Hiroshima City Hanami Guide

The pick of the places to enjoy the cherry blossoms

 By Paul Walsh   Apr 4, 2012

Although the last gasps of winter may make you think otherwise, come late March, spring is just around the corner, and everyone, from old ladies to young punks, is looking forward to the cherry blossom season. Here's a round up of the of hanami spots in and around Hiroshima city.

Once buds begin to appear on the sakura cherry trees, food wagons start to roll up at top hanami spots and lanterns are hung from trees. These places have the most cherry trees and are spectacular when the blossoms near the mankai full bloom stage. Their popularity can make for a cramped and often rowdy experience, but are also great fun. Ostensibly, an opportunity to admire nature's beauty and contemplate its impermanence, hanami can be hard on the liver. You do see people sitting quietly enjoying bento boxed lunches, but drinking copious amounts of alcohol is often central to the experience.
 
Below is a roundup of the most popular places in and around the city where you can enjoy listening to karaoke that could seriously damage your health, avoid eye contact with the drunkest bloke in the park, and of course, reflect on the fleeting nature of life as petals fall, gradually covering the comatose. If it is peace and quiet you are looking for, it's best to pack a lunch and seek out one of the many clumps of trees too small to be designated as a "spot". Many of these quieter areas can be found along Hiroshima's many rivers. Or, alternatively, head for the hills in search of wild yamazakura.
 

Peace Memorial Park

Its central location and the 300 sakura trees that line the banks of the Motoyasu River between the A-Bomb Dome and Peace Boulevard make Hiroshima’s Peace Park a very popular place for hamani. If part of a large group, on weekends you'll have get here pretty early with your plastic sheet and defend it with your life to be assured of a decent spot. We should mention that some hibakusha A-bomb survivors find drinking and carousing on what they view as a mass grave to be in very poor taste. From the crowds that congregate there every year, it is obvious that this is not a universally held view. However, it is advised that you don’t let yourself get too out of control here and pay particular attention to taking away your own trash.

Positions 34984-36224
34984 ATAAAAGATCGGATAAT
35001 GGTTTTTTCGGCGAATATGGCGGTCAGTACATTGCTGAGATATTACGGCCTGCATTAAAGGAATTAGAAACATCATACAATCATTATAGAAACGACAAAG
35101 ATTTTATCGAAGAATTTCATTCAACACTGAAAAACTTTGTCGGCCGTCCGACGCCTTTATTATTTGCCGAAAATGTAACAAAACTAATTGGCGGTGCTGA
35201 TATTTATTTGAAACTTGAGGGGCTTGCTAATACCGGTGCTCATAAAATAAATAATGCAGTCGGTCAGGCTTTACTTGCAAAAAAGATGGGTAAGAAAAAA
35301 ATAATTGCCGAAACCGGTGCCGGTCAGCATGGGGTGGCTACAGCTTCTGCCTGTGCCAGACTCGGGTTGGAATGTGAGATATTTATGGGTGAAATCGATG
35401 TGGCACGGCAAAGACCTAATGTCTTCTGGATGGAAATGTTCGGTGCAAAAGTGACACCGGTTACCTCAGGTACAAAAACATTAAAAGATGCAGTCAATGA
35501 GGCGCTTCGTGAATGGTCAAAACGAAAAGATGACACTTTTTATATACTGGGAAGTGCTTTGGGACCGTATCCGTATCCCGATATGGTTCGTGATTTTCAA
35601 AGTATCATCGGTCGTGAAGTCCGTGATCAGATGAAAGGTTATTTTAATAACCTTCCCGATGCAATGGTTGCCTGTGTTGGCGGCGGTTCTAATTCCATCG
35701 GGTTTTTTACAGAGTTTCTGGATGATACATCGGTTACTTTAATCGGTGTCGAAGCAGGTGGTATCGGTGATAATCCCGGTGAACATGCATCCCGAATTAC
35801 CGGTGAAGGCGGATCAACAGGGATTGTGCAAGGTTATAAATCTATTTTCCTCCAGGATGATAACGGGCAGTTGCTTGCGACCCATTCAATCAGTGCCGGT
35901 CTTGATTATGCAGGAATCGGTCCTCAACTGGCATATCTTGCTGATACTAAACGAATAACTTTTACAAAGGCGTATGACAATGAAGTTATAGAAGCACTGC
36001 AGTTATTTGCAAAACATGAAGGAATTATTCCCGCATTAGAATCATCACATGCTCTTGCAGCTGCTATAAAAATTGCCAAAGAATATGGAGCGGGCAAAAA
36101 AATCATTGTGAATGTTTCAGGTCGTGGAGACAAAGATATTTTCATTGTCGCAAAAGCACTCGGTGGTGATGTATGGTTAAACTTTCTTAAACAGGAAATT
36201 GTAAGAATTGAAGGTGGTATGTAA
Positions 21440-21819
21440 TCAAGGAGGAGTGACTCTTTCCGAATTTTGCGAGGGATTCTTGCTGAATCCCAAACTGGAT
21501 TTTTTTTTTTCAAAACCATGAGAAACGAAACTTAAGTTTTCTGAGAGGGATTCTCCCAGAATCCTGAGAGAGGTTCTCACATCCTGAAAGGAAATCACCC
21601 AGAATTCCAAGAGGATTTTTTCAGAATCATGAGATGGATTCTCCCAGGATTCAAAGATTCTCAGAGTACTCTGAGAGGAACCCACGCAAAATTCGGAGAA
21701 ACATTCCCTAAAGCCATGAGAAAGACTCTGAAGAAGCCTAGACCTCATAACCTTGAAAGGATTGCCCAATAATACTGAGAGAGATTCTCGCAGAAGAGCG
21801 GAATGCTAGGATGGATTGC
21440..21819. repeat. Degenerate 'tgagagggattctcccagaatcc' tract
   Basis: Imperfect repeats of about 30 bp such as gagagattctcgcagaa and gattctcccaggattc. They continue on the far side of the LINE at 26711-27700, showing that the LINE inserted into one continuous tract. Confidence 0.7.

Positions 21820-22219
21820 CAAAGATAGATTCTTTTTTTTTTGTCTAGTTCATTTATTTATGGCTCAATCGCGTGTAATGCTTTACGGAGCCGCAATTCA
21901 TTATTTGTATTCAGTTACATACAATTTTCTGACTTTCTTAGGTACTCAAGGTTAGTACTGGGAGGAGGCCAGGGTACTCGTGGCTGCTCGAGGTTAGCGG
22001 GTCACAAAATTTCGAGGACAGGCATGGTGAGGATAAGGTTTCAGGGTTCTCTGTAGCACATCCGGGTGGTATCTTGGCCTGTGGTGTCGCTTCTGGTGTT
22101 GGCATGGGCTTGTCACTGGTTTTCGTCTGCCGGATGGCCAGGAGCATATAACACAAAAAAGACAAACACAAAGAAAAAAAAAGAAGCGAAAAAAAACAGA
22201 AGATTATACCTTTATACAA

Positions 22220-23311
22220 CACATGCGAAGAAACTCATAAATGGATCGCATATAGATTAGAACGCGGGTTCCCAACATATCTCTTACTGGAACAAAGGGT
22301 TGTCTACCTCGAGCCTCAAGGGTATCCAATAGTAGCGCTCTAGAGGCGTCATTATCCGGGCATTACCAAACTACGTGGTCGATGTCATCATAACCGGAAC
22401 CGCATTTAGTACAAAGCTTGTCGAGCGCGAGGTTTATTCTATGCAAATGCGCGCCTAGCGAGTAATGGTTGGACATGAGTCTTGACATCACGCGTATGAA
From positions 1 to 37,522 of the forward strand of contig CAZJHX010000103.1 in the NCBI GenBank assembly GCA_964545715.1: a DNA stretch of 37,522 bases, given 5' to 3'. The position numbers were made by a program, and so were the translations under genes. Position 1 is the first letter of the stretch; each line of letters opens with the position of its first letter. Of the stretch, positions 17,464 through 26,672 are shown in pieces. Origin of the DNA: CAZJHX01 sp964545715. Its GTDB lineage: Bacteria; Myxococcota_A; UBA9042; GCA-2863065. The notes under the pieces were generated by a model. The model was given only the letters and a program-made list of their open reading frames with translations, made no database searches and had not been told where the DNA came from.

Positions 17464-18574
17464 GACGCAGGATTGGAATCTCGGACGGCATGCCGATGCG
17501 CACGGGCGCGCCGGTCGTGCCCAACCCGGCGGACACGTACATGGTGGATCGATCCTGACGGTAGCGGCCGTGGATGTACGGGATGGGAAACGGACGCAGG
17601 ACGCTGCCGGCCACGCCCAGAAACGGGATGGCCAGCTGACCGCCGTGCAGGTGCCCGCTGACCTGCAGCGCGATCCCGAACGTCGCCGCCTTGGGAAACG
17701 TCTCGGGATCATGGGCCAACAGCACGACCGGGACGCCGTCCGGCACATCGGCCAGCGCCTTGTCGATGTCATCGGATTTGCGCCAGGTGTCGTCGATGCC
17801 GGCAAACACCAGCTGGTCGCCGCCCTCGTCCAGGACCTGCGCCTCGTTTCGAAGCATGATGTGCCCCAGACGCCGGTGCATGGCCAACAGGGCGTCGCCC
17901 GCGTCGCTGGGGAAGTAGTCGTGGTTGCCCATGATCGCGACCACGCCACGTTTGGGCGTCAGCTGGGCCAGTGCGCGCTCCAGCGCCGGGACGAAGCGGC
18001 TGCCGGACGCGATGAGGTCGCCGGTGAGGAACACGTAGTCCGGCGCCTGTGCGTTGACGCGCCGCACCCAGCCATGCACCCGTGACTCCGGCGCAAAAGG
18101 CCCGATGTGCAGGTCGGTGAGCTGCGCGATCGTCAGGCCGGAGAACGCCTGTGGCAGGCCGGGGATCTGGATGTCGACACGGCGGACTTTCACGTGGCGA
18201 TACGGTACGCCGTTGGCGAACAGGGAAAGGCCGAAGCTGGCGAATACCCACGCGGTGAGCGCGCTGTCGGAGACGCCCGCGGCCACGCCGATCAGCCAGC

Hiroshima Castle

The grounds of Hiroshima Castle and the banks of the moat are a great place to view the 350 or so cherry trees that come into bloom in early April and it you can get some very nice “Japanesey” photos.
 

Hijiyama Park

With about 1300 cherry trees lining the paths that weave their way around this hilltop park with good city views, Hijiyama is one of the top hanami spots in Hiroshima. The lights mean it can get pretty lively at night, though you’ll be expected to leave the park by 11pm. Why not take in an exhibition at HMOCA while you're there?
 

Shukkei-en Garden

Sakura blossoms always look best on a bright sunny day against a clear blue sky, but Shukkei-en is one place where the somewhat unpredictable weather around hanami season can actually add to the atmosphere. You can also enjoy the blossoms while drinking Japanese tea, and there are sure to be some lovely kimono on display at the annual tea ceremony usually held on the first Sunday in April. But, if you want to enjoy some quiet reflection, to which the park lends itself, you should probably avoid weekends.
 

Peace Pagoda (Futaba-yama)

There are several large cherry trees on the flat piece of ground around the the silver Peace Pagoda that sits on top of Futaba-yama just north of the Hiroshima Station. It is a lovely place to picnic and there are fantastic views. This is perfect for those who wish to combine a bit of hanami with a hike as the path up the mountain takes you under 100 or so vermilion torii shrine gates through a lovely forest. Just below the mountain is Italian restaurant Al Pizzo, which has a spacious balcony shaded by some huge cherry trees which are gorgeous day or night.
 

Mitaki Temple

There are cherry trees dotted around the grounds of Mitaki Temple, and the view of the Tahoto Pagoda framed by cherry blossoms is particularly well known, but it is the upper end of uphill approach to the temple where the blossoms are most impressive. 
 
The usually nondescript little park (not much more than a square piece of dirt) explodes with white and pink blossoms and gets quite crowded with BBQing families. Mitaki is another place that is still very pleasant to visit even on a rainy day.
 

Chuo-koen Central Park and Motomachi POP’La Dori

There are quite a lot cherry trees which circle the grassy mound in Chuo-park, but by far the best place here is the wide strip of grass running along the Ota-gawa on the west edge of the park, recently rebranded as POP’La Dori. The cycle/pedestrian pathway that runs alongside is lined with beautiful cherry trees.
 

Hakushima Kukencho Park

A favorite spot for local residents is this (usually) quiet stretch of riverside along the Kyobashi River. It basically runs from Kohei-bashi Bridge (near  the Big Wave sports center), is broken by Ushita O-hashi Bridge, and then continues down to Tokiwa-bashi Bridge just before the Shinkansen tracks cross the river. The road that runs just above the narrow park above the section between Kohei-bashi Bridge and Ushita O-hashi transforms into a cherry blossom tunnel, with the overhanging trees above and the freshly fallen petals on the road below - there's no sidewalk though, and cars tend to fly through so take care.
 
 

 

Written by Paul Walsh
JapanTravel Member

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